It’s been a few months since buses started going against the flow of traffic on a small stretch of Guadalupe Street near UT Austin. The lane the buses use is painted red to denote that it’s off-limits to cars. Painting the lane require federal approval – and it wasn’t easy to get.
“You had to apply for sort of experimental status through the Federal Highway Administration, and you had to test the results of your experiment,” said Caitlin D’Alton, transit program director for the Austin Transportation Department. “Austin, among a handful of cities, was able to apply for that and have that experimental status granted.”
More of those red lanes may be coming to Austin in the next few years, after the U.S. Department of Transportation moved in early December to streamline the process for approvals. The department pointed to the effectiveness of the markings in announcing the change.
“Positive operational effects have been noted in the experiments including the reduction of illegal occupancy of transit lanes by non-transit vehicles, travel time of transit vehicles, and illegal parking in transit lanes,” Martin C. Knopp, associate administrator for operations, wrote in a memo outlining the changes. “Experimental results also showed that the red-colored pavement did not induce drivers of private vehicles to make turns from the incorrect lane.”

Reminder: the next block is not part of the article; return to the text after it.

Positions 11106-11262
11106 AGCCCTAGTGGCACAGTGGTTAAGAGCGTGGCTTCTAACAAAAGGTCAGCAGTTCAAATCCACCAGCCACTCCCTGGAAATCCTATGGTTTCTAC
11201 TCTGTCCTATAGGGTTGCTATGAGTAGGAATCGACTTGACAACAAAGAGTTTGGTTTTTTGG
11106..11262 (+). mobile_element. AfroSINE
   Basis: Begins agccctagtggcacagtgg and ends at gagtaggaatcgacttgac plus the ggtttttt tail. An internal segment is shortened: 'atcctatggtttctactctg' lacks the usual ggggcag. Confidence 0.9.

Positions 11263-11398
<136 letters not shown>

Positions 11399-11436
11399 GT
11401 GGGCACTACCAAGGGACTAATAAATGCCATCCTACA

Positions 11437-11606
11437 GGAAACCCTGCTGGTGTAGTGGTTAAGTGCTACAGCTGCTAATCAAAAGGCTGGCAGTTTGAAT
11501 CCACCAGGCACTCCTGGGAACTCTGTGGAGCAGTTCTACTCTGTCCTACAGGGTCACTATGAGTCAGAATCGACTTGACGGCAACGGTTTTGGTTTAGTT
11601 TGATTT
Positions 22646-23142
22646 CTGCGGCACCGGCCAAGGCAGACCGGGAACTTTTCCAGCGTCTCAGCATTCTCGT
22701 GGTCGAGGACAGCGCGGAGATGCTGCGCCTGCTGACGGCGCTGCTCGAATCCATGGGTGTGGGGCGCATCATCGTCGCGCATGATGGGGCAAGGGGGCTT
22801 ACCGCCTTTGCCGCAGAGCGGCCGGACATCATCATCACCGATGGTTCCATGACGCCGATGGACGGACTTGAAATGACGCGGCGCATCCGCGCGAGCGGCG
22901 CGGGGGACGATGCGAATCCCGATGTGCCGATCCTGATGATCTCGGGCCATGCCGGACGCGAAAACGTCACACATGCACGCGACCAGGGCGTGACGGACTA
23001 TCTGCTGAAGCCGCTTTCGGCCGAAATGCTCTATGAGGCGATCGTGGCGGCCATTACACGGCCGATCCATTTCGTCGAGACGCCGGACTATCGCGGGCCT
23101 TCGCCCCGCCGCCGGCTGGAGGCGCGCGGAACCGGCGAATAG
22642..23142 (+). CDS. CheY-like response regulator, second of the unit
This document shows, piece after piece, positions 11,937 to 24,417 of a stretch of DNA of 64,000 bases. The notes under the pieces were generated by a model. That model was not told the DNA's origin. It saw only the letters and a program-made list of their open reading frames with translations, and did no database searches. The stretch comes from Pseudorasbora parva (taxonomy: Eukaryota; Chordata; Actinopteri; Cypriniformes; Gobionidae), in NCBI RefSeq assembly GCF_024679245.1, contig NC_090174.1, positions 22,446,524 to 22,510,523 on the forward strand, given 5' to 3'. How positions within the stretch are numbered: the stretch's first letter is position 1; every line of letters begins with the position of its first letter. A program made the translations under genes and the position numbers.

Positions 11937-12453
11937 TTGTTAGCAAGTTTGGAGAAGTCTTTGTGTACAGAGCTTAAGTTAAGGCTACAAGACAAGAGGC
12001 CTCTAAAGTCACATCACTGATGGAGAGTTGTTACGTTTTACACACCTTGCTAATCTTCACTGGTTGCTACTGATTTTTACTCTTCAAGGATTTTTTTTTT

The current red transit lane on Guadalupe has been in use since August, and officials said it has helped to reduce delays for buses heading northbound to the UT campus. Dalton said they’re examining the effectiveness of the paint itself in considering what to use if other lanes are marked.
“We found that a lot of the cities we reached out to that have used red paint in the past are in other regions of the country that have a different climate than Austin,” Dalton said.
She said the red paint gets dirty and officials are looking into whether there are other products they could use instead.
Dalton said there’s no specific plans at the moment for new lanes, but the city would work with Capital Metro to determine where they should go.
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